Originally published in 2011 on AtHomeDad.org
In nine years as an at-home dad, I have taken my kids to countless grocery stores, hardware stores, doctor’s appointments (mine and theirs), banks, playgrounds, museums and post offices all during normal working hours. I often hear, “so it’s daddy’s day! How sweet,” or “it looks like you have a few helpers with you today,” or, “WOW! They are so well-behaved,” shocked that a dad is capable of competently corralling four kids, or the worst, “looks like you’re babysitting the kids today.”
I have never asked, but I doubt many moms, working or at home ever hear these things.
Earlier this week, though, I heard one person’s assumptions about the reasons I would have 4 kids with me at 3:30 on a cold Tuesday afternoon. The words this clerk at a local grocery store said to me topped all other assumptions anyone else had ever made about me.
After picking up our two older ones from school, I headed over to the grocery store to pick up a few things for dinner and flowers for my wife. She had been having a challenging time at work and I thought the flowers would help. Yes, I’ll accept the “Husband of the Year” award now.
Anyway, we picked out a dozen roses and brought the bunch to the florist’s counter to pay for them. The lady behind the counter wondered if it was my wife’s birthday.
“No,” Miles our 7 year old said, “she’s traveling.” (My wife actually was in town that day but because of her travel schedule they never remember when she’s in town and when she isn’t).
“Oh, so she’s in sales,” the woman said.
“Yes,” Miles replied, “She works at ConAgra.”
“Well, it’s sure great that your dad gets to stay home with you,” the florist said.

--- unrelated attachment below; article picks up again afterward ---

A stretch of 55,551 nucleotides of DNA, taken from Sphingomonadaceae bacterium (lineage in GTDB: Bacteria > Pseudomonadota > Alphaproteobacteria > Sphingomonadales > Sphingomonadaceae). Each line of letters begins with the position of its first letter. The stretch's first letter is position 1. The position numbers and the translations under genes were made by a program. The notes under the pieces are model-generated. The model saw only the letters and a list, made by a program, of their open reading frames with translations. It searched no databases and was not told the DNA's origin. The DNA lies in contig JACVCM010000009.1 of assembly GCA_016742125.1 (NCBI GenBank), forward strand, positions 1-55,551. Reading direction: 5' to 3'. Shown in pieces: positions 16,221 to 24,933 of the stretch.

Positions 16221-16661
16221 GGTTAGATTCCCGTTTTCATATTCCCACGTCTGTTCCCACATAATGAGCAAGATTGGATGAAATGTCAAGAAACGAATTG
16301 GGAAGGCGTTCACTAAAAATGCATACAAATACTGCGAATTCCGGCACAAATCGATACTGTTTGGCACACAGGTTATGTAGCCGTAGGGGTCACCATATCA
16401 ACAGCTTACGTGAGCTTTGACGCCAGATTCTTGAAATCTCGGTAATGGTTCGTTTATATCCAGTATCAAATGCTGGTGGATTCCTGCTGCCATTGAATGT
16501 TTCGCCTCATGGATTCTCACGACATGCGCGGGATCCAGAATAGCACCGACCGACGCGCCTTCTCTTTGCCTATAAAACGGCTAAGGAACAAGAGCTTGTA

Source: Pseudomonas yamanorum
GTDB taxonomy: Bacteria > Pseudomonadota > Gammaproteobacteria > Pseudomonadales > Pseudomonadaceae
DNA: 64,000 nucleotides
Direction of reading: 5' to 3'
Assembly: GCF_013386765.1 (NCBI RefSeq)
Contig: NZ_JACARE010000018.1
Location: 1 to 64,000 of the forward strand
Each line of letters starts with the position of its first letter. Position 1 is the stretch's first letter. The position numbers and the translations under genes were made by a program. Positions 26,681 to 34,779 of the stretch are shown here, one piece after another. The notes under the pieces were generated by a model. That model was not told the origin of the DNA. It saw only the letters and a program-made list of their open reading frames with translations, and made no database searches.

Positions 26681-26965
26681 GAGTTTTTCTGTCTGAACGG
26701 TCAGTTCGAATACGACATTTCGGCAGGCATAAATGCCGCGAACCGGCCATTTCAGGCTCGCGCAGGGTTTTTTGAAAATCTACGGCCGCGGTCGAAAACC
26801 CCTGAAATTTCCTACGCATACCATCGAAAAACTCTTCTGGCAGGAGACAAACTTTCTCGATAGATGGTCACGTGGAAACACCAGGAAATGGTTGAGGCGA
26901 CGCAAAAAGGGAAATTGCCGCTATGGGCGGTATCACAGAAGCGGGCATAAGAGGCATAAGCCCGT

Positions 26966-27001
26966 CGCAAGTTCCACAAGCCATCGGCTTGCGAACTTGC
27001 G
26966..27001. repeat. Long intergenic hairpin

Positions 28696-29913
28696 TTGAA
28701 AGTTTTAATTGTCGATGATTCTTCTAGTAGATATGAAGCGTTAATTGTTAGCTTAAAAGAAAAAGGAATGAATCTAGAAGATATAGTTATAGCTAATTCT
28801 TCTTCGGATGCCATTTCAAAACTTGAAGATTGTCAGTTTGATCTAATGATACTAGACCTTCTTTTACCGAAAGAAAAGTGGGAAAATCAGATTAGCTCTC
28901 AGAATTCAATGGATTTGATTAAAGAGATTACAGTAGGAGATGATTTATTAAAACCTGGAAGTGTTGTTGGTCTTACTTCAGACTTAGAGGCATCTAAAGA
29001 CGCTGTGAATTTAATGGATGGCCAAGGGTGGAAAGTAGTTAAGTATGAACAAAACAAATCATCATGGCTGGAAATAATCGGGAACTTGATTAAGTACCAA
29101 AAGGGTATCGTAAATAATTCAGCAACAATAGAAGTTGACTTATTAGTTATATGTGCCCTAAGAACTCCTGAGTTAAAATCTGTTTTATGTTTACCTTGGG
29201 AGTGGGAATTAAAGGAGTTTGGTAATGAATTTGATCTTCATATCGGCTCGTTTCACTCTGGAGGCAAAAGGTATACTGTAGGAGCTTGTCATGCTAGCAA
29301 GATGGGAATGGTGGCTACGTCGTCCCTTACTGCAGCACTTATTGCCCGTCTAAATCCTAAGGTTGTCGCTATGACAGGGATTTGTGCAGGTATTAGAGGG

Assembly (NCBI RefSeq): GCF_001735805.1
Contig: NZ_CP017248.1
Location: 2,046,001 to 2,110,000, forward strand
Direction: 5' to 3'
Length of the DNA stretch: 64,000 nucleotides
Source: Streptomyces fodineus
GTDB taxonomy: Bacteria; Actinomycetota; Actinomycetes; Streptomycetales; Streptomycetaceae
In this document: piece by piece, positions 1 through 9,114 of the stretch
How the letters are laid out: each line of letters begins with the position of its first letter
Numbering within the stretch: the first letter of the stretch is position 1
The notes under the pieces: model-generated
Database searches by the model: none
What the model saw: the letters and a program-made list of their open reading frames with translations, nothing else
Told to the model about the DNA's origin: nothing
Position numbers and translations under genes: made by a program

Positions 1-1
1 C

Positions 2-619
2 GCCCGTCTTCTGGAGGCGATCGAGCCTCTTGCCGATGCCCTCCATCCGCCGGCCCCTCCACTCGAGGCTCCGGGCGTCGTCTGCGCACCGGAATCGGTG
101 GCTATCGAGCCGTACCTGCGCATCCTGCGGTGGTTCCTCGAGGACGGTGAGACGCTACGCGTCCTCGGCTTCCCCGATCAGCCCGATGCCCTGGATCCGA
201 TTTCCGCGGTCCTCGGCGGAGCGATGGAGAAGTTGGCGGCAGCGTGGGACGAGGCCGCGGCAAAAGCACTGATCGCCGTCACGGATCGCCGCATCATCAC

I was floored.
For the first time in 9 years, a stranger seeing me, a dad, with 4 kids in the middle of the workday assumed I was an at-home dad!
Those of you who are not at-home dads are probably thinking, “who cares?”
It’s validation for one thing. Hearing a stranger correctly understand who you are gives you a sense of belonging to the larger community. When people assume you’re only babysitting the kids, you feel like you’re doing something wrong; something that a man is not supposed to do. By identifying me as an at-home dad, this cashier made me feel like being an at-home dad was the most normal thing in the world. While I already feel that way about myself, it is reassuring when someone else gets it too.
It also confirms society is changing its views of parenthood. Trends have been changing. Fathers are becoming more actively involved with their children according to many studies including the latest Census report showing an increase in fathers as primary caregivers. Despite these facts, many people have held on to “traditional” views on parenting. Assuming I am an at-home dad proves that perceptions of fathers are inching closer to reality.
Finally, it is such a relief to not have to explain myself. It is tiring, even irritating at times, to continually feel like you have to explain, “yes, I am really taking care of all these kids and I chose to do this.” If you’ve ever done something outside of the norm, you understand what I mean. Having a conversation with someone without them being utterly confused about who I am is awesome!
I am sure I will still run into people who can’t imagine a father can be more than a babysitter for a few hours but I now know there are people who don’t think that way. I now know there are people who assume a dad in the grocery store with 4 kids on a workday afternoon is an at-home parent and that it is the most normal thing in the world.
If you believe, as I do, that Dads Don't Babysit, wear that statement with pride and help support stay-at-home dads by purchasing the Dads Don't Babyst t-shirt in the above graphic.
For the fourth year in a row my son Miles is shaving his head.
This is one brave kid.
Every year, it makes me cringe. He’s going to look very different. People are going to stare. His head is going to get cold. These are the worries of an overprotective parent.
Despite my worries, I am extremely proud of him. It takes guts to stand up for something you believe and to help others by sacrificing something of yourself. But he does it, every year. I am humbled. I couldn’t do it.
He shaves his head to raise awareness and money for childhood cancer research. It is astonishing that only a mere 4% of the National Cancer Institute’s budget is dedicated towards treating and finding a cure for cancer in kids. How on earth does this make sense?! Cancer treatment for kids are very different than for adults and yet little is being done about it.